Fanny Brice: The Original Funny Girl
"I've done everything in the theatre except marry a property man," Fanny Brice once boasted. "I've acted for Belasco and I've laid 'em out in the rows at the Palace. I've doubled as an alligator; I've worked for the Shuberts; and I've been joined to Billy Rose in the holy bonds. I've painted the house boards and I've sold tickets and I've been fired by George M. Cohan. I've played in London before the king and in Oil City before miners with lanterns in their caps." Fanny Brice was indeed show business personified, and in this luminous volume, Herbert G. Goldman, acclaimed biographer of Al Jolson, illuminates the life of the woman who inspired the spectacularly successful Broadway show and movie Funny Girl, the vehicle that catapulted Barbra Streisand to super stardom. In a work that is both glorious biography and captivating theatre history, Goldman illuminates both Fanny's remarkable career on stage and radio--ranging from her first triumph as "Sadie Salome" to her long run as radio's "Baby Snooks"--and her less-than-triumphant personal life. He reveals a woman who was a curious mix of elegance and earthiness, of high and low class, a lady who lived like a duchess but cursed like a sailor. She was probably the greatest comedienne the American stage has ever known as well as our first truly great torch singer, the star of some of the most memorable Ziegfeld Follies in the 1910s and 1920s, and Goldman covers her theatrical career and theatre world in vivid detail. But her personal life, as Goldman shows, was less successful. The great love of her life, the gangster Nick Arnstein, was dashing, handsome, sophisticated, but at bottom, a loser who failed at everything from running a shirt hospital to manufacturing fire extinguishers, and who spent a good part of their marriage either hiding out, awaiting trial, or in prison. Her first marriage was over almost as soon as it was consummated, and her third and last marriage, to Billy Rose, the "Bantam Barnum," ended acrimoniously when Rose left her for swimmer Eleanor Holm. As she herself remarked, "I never liked the men I loved, and I never loved the men I liked." Through it all, she remained unaffected, intelligent, independent, and, above all, honest. Goldman's biography of Al Jolson has been hailed by critics, fellow biographers, and entertainers alike. Steve Allen called it "an amazing job of research" and added "Goldman's book brings Jolson back to life indeed." The Philadelphia Inquirer said it was "the most comprehensive biography to date," and Ronald J. Fields wrote that "Goldman has captured not only the wonderful feel of Al Jolson but the heartbeat of his time." Now, with Fanny Brice, Goldman provides an equally accomplished portrait of the greatest woman entertainer of that illustrious era, a volume that will delight every lover of the stage.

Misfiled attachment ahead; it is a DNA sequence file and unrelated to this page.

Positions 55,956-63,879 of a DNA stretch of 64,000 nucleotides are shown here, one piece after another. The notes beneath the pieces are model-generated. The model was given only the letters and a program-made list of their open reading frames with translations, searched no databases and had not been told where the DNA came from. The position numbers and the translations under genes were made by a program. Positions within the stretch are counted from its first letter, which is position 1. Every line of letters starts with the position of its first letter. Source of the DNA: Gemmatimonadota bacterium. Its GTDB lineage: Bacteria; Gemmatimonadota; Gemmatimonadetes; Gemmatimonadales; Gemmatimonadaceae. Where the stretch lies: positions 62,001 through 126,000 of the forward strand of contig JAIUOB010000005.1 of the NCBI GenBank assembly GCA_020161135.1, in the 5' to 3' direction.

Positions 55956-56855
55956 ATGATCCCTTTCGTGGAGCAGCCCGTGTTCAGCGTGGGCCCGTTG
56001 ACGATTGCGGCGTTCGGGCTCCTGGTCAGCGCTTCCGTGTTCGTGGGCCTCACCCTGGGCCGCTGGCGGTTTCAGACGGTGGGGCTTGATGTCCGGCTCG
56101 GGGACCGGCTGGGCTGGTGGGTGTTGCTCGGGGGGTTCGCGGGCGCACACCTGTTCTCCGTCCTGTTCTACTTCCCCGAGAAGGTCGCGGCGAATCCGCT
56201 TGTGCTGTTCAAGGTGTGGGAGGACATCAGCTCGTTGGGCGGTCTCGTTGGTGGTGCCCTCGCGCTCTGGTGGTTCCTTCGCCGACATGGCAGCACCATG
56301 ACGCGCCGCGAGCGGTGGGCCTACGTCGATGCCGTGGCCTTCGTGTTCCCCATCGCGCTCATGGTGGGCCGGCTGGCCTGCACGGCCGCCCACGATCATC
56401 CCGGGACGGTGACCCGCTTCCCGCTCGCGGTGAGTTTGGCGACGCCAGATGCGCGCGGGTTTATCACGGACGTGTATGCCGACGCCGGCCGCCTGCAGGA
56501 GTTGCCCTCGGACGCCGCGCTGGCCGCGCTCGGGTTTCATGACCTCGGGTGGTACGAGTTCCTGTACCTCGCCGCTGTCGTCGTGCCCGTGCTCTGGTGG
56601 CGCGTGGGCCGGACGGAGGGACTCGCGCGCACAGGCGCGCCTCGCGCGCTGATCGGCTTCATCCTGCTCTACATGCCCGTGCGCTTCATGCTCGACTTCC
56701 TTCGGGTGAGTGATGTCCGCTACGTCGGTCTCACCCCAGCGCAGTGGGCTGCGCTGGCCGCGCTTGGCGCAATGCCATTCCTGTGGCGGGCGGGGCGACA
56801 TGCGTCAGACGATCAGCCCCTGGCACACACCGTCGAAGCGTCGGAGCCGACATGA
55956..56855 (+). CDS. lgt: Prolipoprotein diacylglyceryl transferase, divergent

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FANNY BRICE: The Original Funny GirlUser Review - Jane Doe - Kirkus
Well-written life of the great comedienne, today known best as the original of Barbra Streisand's Funny Girl and Funny Woman; by the author of 1988's well-received Jolson. Goldman, an intense ... Read full review
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actors Allan Jones Arnstein asked audience Baby Snooks Baby Snooks Show Ballet Belasco Bill Billy Rose Bobby Clark Borach Broadway Brooklyn burlesque called Cantor career Charles Chicago chorus Cohan comedienne comedy Connie Boswell dancing divorce dress Eddie Eddie Cantor Eleanor Eve Arden Fallon Fan's Fanny Brice Fanny's Fanny’s film Frank friends funny Gayety George girl guest Hanley Stafford Harry Hollywood Hotel Jewish John Jolson Judy Garland June kids knew later laugh Lillian looked Lyrics March marriage married Midnight Frolic Miss Brice mother Music N.Y. New York Nick Arnstein Nick's night Ohio opened Opera House Orpheum Palace performers radio rehearsals Revue Roger Davis Rosie sang Scene season September show business Shubert singing songs stage star Street talent Theatre took tour vaudeville Victor W. C. Fields wanted week William Winter Garden woman Yiddish young Ziegfeld Follies
Page 5 - I'd have a boy and a girl, and I had them. I always hoped the boy would have the talent, and not the girl, and it worked out that way. Because, as I realize it, I didn't want my daughter to have a career. Because if a woman has a career, she misses an awful lot. And I knew it then, that if you have a career, then the career is your life.